Discover more from 7 Bridges
Is water water actually everywhere?
CNN published an exceptional narrative about the looming Colorado River water crisis -- but never asked what might be the most essential question.
Last week, CNN published an exceptionally well-crafted interactive essay by Drew Kann, Renee Rigdon, and Daniel Wolfe detailing the history of water usage, access, and policy in the Colorado River basin. The Colorado — it turns out — feeds a huge proportion of human water consumption across the SW from CO, UT, and NV to AZ, CA, and northern Mexico. The entire piece is worth the read but perhaps the key to the entire question is hinted at in the first few hundred words:
Las Vegas relies on the river for 90% of its water supply, Tucson for 82% and San Diego for around 66%. Large portions of the water used in Los Angeles, Phoenix and Denver also come from the river, and experts say these booming metropolises would not have been possible without its supply.
The piece is well-researched and compelling down to the painful historical details of how the original 1922 Colorado River Compact that (along with amendments and other negotiations since) defines apportionment of water across the region was calculated and codified in absolute terms (rather than relative) after a decade of flood years that have never in the hundred years since been duplicated in terms of potential volume. With river volumes falling due to climate change and overuse, the entire region is facing significant questions about how to sustain the communities and industries that rely on this one river for survival — and who goes thirsty first.
But that last phrase “…these booming metropolises would not have been possible without its supply,” sticks with me. It is a sentiment echoed repeatedly through the narrative. And it suggests a really important question that the article — and the entire debate about water — fails to ask: should humans be living the way they are there?
Deserts are not ideal biomes for large-scale agriculture of water-thirsty crops like cotton which requires at least 10,000 liters (not a typo) of water per kilogram and naturally grows in places with a minimum of 24 inches of rainfall per year (approximately 10 times as much as usually falls in the Sonoran Desert of Arizona each year. They aren’t ideal environments for dairy production where a typical cow can produce as much as 7 gallons of milk each day but requires somewhere around 4 times that in drinking water daily. That math for dairy production water consumption doesn’t include the water required for the feed or cleaning — but if a cow eats about 6 pounds of alfalfa per gallon of milk and it takes more than 600 gallons of water to grow each pound of alfalfa … the all-in numbers are silly.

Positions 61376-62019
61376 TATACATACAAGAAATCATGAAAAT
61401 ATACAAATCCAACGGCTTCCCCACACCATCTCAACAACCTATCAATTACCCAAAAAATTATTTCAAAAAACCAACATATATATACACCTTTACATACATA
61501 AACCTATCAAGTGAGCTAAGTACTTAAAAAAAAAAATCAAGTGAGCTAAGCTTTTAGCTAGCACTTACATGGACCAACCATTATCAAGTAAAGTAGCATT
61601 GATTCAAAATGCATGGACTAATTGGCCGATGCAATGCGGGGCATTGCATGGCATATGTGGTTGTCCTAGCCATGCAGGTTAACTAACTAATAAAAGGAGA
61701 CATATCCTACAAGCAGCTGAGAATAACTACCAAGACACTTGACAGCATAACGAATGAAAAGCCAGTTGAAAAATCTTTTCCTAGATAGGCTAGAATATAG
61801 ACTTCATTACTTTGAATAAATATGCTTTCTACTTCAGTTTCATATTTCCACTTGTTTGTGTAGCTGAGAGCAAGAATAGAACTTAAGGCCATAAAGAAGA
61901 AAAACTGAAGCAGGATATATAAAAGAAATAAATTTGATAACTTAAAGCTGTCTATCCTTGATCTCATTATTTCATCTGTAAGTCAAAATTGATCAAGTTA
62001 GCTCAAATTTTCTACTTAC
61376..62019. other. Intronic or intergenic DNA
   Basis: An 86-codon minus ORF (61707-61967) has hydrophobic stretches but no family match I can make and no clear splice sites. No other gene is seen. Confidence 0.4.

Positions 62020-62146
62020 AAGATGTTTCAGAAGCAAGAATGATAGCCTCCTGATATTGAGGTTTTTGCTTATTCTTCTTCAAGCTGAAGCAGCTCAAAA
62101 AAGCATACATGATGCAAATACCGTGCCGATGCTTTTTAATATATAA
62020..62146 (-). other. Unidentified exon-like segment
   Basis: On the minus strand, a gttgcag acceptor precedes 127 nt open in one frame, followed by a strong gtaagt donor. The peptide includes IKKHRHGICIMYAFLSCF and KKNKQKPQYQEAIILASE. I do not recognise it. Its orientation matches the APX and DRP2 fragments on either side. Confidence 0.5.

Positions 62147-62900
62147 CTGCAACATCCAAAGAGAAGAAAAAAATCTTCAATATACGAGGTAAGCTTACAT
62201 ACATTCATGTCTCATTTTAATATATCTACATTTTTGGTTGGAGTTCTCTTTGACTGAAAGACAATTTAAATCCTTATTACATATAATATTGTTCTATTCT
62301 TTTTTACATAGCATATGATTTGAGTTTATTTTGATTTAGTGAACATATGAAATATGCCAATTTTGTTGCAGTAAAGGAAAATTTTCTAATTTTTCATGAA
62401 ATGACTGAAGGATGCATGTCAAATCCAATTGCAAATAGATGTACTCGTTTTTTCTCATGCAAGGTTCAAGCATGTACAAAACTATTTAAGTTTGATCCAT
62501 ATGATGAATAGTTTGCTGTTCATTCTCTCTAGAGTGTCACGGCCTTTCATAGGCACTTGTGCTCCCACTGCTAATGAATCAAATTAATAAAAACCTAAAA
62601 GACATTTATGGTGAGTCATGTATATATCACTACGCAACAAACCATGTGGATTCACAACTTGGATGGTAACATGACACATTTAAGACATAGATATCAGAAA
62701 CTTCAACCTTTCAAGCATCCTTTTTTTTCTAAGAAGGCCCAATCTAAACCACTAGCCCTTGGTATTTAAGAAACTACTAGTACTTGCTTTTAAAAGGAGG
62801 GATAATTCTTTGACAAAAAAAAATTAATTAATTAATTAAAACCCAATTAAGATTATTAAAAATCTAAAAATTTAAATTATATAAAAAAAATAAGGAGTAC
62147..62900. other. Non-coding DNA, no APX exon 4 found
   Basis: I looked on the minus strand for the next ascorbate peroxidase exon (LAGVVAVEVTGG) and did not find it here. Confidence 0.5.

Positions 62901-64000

Now, humans have been in that desert for more than 12,000 years and the Hohokam have been using various forms of irrigation for at least 8,000 from diverting summer rain runoff from alluvial fans to actual canal building. What is instructive about their experience is what survives. The heaviest irrigation, most destructive agricultural practices were also the most labor intensive. They are also the forms of agriculture that were either abandoned or simply did not survive. We are repeating mistakes made thousands of years ago by communities in the earliest generations of what we refer to as the Agricultural Revolution out of arrogance and the now deeply anchored cultural belief that humans are separate from nature, that we are superior to it somehow, and that natural systems are meant to exploit. But that story started with the communities who failed, not the ones who survived. We created narratives about human dominance as part of the cultural evolution required to sustain a failing way of life, and we’re stuck with them and still paying the price.
The unasked question about water in the Colorado River Basin is whether we can live in a different way? I’m not suggesting we abandon Phoenix. But we are not trapped in an inexorable suicide pact marching toward inevitable drought and resource wars over water. But are we capable of questioning the momentum of our choices and making new ones? Perhaps cotton isn’t the best choice. Maybe we can leave the dairy to the Cheeseheads. Maybe we can reimagine how we fit into the biomes we occupy and see ourselves as members of, protectors of natural systems rather than conquerors and exploiters. Yes, the transportation of food is wildly problematic — perhaps we can eat what grows where we are, maybe it would help shift our relationship to the land to be fed by it. But questioning our entire modern American diet is for another day — I’ve got TX-style brisket to smoke for Labor Day.
The question for today is how much are we willing to take as givens the momentum and choices that are driving us toward oblivion and how much are we willing to ask what might be different? I believe we have enormous capacity for creativity.